Schreiner emphasizes being ‘open and transparent’ on Liberal leadership invite

Ontario Green Party Leader Mike Schreiner says he owes it to his constituents in Guelph, Ont., to talk to them, after a letter circulated online encouraging him to run for the leadership of the Ontario Liberal Party.

A number of high-ranking officials from the provincial Liberals issued an open letter on Sunday, calling on Schreiner to step away from the Greens and run for the leadership of their party.

But Schreiner has said repeatedly that he will talk it over with residents and Green Party supporters before making a decision.

“I want to do this in a way that is open and transparent,” Schreiner told CJOY and Global News on Tuesday. “I think I owe it to people to think about this letter and how to respond to it.”

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After initially turning it down, Schreiner said there were some factors that led him to mull over the offer.

“When I received the letter, it challenged me to think about if I might work differently to really push the issues that I’m working hard to advance.”

Schreiner became the leader of the Ontario Green Party in 2006. He was first elected as MPP for Guelph in 2018. Schreiner was re-elected in the 2022 provincial election last June and remains the only elected member of his party in the Ontario legislature.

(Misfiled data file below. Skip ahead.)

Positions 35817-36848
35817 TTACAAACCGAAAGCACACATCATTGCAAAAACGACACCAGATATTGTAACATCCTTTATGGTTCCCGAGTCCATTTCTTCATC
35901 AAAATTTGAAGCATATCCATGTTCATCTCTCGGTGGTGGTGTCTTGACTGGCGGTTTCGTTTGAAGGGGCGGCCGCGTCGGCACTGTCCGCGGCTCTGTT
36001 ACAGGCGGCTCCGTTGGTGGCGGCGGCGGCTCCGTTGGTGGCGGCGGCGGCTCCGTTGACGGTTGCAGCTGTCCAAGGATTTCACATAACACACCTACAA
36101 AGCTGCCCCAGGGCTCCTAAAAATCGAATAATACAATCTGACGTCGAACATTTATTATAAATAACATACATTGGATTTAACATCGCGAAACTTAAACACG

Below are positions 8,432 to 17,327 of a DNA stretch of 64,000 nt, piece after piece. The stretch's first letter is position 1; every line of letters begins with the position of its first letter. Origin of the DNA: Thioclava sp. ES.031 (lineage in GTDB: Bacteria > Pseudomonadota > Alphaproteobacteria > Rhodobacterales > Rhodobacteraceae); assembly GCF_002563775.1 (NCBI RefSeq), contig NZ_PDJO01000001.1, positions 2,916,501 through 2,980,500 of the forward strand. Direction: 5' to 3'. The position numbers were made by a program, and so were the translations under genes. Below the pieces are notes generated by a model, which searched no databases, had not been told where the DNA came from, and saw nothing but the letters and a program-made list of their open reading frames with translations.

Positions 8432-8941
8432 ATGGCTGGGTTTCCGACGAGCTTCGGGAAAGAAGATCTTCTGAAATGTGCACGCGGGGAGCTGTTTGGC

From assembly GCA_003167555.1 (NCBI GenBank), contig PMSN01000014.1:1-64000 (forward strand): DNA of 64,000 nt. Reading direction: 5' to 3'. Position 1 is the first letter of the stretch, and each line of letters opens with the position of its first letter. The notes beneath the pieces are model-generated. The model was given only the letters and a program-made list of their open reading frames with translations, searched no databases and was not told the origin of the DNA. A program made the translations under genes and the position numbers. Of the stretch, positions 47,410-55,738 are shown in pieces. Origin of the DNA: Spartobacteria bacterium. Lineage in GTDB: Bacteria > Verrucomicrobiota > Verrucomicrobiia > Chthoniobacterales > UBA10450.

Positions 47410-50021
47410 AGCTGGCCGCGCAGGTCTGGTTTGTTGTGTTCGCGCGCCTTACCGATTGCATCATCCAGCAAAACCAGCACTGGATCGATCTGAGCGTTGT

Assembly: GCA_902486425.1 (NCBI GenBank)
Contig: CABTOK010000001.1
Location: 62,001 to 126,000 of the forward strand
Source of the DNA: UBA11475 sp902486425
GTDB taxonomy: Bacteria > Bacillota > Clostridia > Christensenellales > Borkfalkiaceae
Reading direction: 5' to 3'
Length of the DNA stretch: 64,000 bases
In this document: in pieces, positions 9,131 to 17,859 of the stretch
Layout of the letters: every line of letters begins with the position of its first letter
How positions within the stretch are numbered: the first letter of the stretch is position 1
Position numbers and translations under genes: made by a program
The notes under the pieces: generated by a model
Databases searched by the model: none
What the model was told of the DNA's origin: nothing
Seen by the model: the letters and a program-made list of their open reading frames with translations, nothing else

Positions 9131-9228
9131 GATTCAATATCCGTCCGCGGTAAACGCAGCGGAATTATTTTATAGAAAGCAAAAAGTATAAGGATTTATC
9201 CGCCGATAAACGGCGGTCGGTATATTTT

The Liberals finished in third place for the second consecutive election behind the victorious Progressive Conservatives and the second-place NDP. That election saw then-Liberal leader Steven Del Duca step down from the position after he was unable to win the seat in a Toronto-area riding.

Click to play video: 'The week at Queen’s Park with Colin D’Mello'

The week at Queen’s Park with Colin D’Mello

One former Liberal leadership candidate who lost out to Del Duca penned the open letter to Schreiner.

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“A group of people shared a feeling that he should enter the race and we want to say so publicly,” said Kate Graham, who added this is not part of some master plan.

Schreiner says he has already heard from some people to go after the Liberal leadership while others are not totally convinced.

“I’ve had some people say, ‘Don’t do it’,” Schreiner said. “I’ve had a lot people say to me, ‘This is something you should think about because we need something bold to push back against the Ford government’.”

There has been no timetable or parameters set by the Ontario Liberal Party to name their next leader.

— with files from Isaac Callan and Colin D’Mello


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